Are you handicapping your budget when you travel by making rookie travel mistakes?
I once published an evergreen tips book called Make Your Travel Dollars Worth a Fortune: The Contrarian Traveler’s Guide to Getting More for Less. The point of it was to show infrequent travelers what frequent travelers do regularly in order to travel more often. It’s full of advice on what to do, but just as often what not to do.
Here are a few wrong moves I still see happening over and over again—and what to do instead.
Doing No Research Before Leaving
I was meeting with some Bahamas Tourism officials yesterday and they were moaning about how often tourists fly into the wrong airport or take a boat to the wrong island. These vacationers didn’t even bother to look at a map when making their plans.
People have actually gotten worse about this rather than better in the smartphone age. When everyone bought a guidebook for their trip, they tended to at least flip through it a bit when figuring out their itinerary. Today they just post a few newbie questions on social media and figure Google will work the rest out for them after arrival.
This can result in a lot of unnecessary expenditures, especially on transportation. Sure, it’s great to just wing it sometimes, but if you don’t even know which end of a 100-mile island you’re staying on, you could be facing a lot of costly delays. If you have no idea what kind of deals are available and where the locals go out to eat, you could be overspending on almost everything you do. Many day tours need to be booked at least 24 hours ahead or you miss out.
Smart move: Guidebooks are still the most authoritative source with good maps. They’re a great value. But if you want to do everything online, find in-depth articles, read them, bookmark them.
Only Checking the Big Booking Sites for Flight Options
It’s a common misconception that if you search Expedia, Priceline, or Kayak, you’ll find all the flights available for a given route. They’ll show you the best price. Unfortunately, it’s not that simple.
First of all, they don’t usually show all the multi-airline options available and it’s quite hit-and-miss. Often I’ll find flights on one booking site that don’t show up on another—for $100 or more cheaper. If I use Skyscanner or Google Flights I’ll find alternate airport options that didn’t show up anywhere else.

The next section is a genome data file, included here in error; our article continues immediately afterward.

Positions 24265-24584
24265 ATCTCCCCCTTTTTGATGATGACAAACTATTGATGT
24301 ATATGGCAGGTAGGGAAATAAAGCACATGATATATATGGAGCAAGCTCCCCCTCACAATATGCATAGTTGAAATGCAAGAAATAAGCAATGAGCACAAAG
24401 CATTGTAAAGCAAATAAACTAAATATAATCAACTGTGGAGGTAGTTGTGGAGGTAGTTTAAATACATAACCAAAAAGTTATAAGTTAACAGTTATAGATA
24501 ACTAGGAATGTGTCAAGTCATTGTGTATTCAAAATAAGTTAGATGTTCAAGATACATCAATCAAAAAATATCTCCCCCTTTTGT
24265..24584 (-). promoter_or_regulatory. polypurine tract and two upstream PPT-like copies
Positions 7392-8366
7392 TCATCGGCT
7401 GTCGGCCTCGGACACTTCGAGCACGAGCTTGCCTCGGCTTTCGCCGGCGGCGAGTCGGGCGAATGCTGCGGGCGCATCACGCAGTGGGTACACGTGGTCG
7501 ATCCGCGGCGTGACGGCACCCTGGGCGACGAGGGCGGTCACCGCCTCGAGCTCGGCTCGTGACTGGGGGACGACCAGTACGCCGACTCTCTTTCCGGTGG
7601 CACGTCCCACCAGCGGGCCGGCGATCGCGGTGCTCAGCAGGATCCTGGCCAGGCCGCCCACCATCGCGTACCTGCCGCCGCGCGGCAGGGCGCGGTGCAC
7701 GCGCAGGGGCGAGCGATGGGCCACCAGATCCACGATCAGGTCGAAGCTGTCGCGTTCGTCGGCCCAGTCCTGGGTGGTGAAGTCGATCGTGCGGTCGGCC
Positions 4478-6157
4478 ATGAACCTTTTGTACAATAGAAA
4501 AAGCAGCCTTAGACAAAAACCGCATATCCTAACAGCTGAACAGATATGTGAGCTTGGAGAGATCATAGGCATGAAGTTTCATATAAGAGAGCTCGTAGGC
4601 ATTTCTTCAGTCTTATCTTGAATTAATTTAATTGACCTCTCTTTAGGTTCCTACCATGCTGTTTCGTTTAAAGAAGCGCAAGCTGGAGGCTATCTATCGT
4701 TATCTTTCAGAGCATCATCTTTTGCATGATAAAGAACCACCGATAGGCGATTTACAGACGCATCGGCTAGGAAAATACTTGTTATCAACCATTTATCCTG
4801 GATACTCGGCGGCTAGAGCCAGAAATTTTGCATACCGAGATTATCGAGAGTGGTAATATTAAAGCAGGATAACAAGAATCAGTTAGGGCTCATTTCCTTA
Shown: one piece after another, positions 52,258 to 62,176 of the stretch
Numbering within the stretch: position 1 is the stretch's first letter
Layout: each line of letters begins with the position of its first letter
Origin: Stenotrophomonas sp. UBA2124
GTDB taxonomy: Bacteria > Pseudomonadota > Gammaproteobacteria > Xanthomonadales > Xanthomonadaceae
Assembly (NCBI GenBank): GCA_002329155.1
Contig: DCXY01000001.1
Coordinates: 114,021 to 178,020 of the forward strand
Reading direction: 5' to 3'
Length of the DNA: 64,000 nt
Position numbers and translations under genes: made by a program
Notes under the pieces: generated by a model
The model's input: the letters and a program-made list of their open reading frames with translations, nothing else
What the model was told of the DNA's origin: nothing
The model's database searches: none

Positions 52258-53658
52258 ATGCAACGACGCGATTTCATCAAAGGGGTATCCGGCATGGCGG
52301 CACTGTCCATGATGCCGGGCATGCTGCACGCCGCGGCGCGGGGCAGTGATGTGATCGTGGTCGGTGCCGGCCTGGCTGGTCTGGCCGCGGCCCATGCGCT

Then you have the issue that many budget airlines—and Southwest—don’t share their information. So if you want to check Southwest, Allegiant, or Viva Aerobus, you’ll need to visit their websites individually. In Europe and Asia it can get even more complicated since there are more budget airlines and you haven’t heard of most of them.
Smart move: Figure out who flies to where you’re headed (try the tourism or airport website) and poke around. Use Skyscanner or Kayak for most airlines, then individual sites to fill in the holes.
Exchanging Money Before Your Trip
If you want to lose money before you even take off for your international journey, go change some money at your local bank or departure airport. This is one of the most common rookie travel mistakes of all.
I’m mostly speaking to Americans and Canadians here, because if you live in Europe or a developing country where people routinely buy euros or dollars, you’ll find lots of exchange booths with decent rates. Even there though, you’ll get a much less advantageous rate than you would if you just waited until you arrived at your destination. My in-laws used to do this all the time. They would go to their bank before leaving and exchange hundreds of dollars, getting an awful rate that set them back upon arrival. When they came to visit us in Korea when I was living there, they got 900 to the dollar (after fees) at home instead of the 1,150 they would have locally.